❉ 30 years on from the last episode of its one and only series, we look back on Star Cops.
“In 1987, a BBC microcomputer, the tape playing Walkman and video home recorders were still regarded with awe by the populace. Thirty years on, it is fascinating to compare the technological future of 1987 to now.”
Star Cops: A programme which lasted for only nine weeks during the summer of Stock Aitken and Waterman in 1987 and attracted a tiny audience thanks to its terrible late evening time slot on BBC2 which began when other channels were in the middle of their broadcasts. Yet it is still remembered thirty years on by those of us who saw it with deep love. There is even a book about the series in the pipe-line. Unfortunately, I’m not the one writing it.
In 1987, science fiction had a bad reputation at the BBC. It was regarded as cultish, generating low viewing figures and high budgets, watched by loud and demonstrative nerds. Doctor Who was on the verge of reinventing itself in a manner it should have done after its traumatic suspension the previous year. The Tripods had been cancelled after its second (of what should have been three) series. Yet Star Cops managed to get itself commissioned for BBC2, a channel safe from the clutches of sci-fi hating TV bogey man Michael Grade, the Controller of BBC1. Star Cops was to be handled by Chris Boucher, whose impeccable sci-fi credentials covered three excellent Doctor Who stories and his script-editing and writing for the monster, but polarising hit that was Blake’s 7. With experience on both Shoestring and Bergerac, who else could bring policing into the future?
Policing is what Star Cops was about. When genre magazine Starburst previewed the series in a brief and unenthusiastic article in 1987, they obviously had attended a BBC press screening where it was emphasised that this was not a science fiction. It was space cops and robbers but with a realistic and plausible futuristic angle. There would be no aliens, no teleports, no glitzy spaceships. Life and crime in space stations, moonbases and flights to Mars. The BBC had tried something similar in 1973, and Moonbase 3 tanked in the ratings, and the BBC were very disappointed. Ironically, the commander of Moonbase 3 shared his name with the lead actor of Star Cops… An omen indeed.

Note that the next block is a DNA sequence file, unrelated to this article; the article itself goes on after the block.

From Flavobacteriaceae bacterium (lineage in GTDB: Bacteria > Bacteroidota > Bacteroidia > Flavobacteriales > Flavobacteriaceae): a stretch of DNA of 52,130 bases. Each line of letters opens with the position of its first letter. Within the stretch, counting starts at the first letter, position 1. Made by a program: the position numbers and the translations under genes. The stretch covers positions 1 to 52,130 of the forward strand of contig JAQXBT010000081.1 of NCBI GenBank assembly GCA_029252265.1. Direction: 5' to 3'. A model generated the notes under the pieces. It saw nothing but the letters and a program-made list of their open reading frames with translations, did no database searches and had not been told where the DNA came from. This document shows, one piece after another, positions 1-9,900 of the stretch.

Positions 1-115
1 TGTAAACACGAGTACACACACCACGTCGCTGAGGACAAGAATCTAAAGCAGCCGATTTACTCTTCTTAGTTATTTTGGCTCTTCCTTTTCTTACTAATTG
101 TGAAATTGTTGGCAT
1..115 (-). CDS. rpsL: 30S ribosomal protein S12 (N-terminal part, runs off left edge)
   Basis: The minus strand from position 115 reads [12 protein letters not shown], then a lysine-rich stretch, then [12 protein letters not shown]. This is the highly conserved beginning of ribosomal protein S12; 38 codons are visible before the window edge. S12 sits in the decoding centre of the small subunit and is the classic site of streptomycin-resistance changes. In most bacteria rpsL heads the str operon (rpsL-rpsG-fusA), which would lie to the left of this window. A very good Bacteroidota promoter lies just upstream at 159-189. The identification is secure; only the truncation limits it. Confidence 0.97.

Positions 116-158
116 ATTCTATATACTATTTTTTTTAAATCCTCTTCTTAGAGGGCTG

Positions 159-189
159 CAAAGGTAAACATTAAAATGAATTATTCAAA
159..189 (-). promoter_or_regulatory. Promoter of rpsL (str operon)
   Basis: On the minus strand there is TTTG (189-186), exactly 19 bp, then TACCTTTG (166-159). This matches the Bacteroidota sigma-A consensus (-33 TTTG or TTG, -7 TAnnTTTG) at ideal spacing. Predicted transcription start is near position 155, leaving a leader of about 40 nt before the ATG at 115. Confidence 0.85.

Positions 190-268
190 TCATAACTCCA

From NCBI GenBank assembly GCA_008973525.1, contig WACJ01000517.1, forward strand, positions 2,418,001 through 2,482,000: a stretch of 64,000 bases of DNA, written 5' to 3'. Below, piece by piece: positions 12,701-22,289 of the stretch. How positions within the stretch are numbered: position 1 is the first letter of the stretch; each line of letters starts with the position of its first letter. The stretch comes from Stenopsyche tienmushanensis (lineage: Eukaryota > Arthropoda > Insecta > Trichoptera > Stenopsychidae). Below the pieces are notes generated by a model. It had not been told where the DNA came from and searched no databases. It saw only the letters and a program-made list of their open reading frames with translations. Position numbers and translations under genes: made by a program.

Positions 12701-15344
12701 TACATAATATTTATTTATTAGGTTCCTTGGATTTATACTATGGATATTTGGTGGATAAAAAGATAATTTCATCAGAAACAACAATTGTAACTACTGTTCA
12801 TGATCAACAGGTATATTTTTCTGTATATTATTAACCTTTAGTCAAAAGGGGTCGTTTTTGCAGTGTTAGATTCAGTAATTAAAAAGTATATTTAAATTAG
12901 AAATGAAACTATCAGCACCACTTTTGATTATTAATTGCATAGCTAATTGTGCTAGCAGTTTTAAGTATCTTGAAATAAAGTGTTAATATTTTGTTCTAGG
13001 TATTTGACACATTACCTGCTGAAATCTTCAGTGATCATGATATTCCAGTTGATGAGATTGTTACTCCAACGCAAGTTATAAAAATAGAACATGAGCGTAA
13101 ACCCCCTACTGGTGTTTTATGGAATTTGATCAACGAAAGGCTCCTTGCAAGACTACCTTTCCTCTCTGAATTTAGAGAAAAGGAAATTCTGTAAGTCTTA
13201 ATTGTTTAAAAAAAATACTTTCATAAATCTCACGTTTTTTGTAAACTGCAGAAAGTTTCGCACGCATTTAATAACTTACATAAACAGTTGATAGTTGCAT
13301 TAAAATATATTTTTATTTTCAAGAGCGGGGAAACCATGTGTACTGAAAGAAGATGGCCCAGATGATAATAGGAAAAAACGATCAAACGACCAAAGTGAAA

What Star Cops may have owed to Blake’s 7 was how the new space police force (nicknamed the Star Cops) were a type of dirty dozen (or whatever number they now were) in space. Its leader, Nathan Spring, was a copper who was forced into applying for the job no one else wanted, especially himself, since he was wanting to start a family with his partner Lee. He preferred old-fashioned policing rather than letting the machines decide on a whether a crime had been committed or not. This was also a nod to Blake’s 7 in that Blake and later his nemesis, Space Commander Travis, were both tried and convicted by computers. David Calder played the part with such conviction, cynicism, humour and warmth, you just loved him. He was the pivot for the series.
Spring’s second in command was an American, David Theroux, played by Erick Ray Evans. He was a cop who had a history of radical protest politics and was regarded with suspicion by his own people. A reliable side-kick but with secrets and phobias. He was missing from the last episode when the actor caught chicken pox.
Introduced in the second episodes is that force of nature Colin Devis, played by Trevor Cooper. Thuggish, insensitive, loud, chauvinistic, multi-married and racist, yet capable of admitting his errors, plenty of which he made when he first met Nathan Spring during an investigation which touched the commander deeply. His was the comic relief and the unpleasant reminder of how the British police was still being viewed in the 1980s, and trying to get away from. Contemporary shows still shied away from this image, comedies and science fiction could revel in it. Devis was the only character to have a sex scene, albeit off-camera. ‘Shut that bloody door!’ he roars.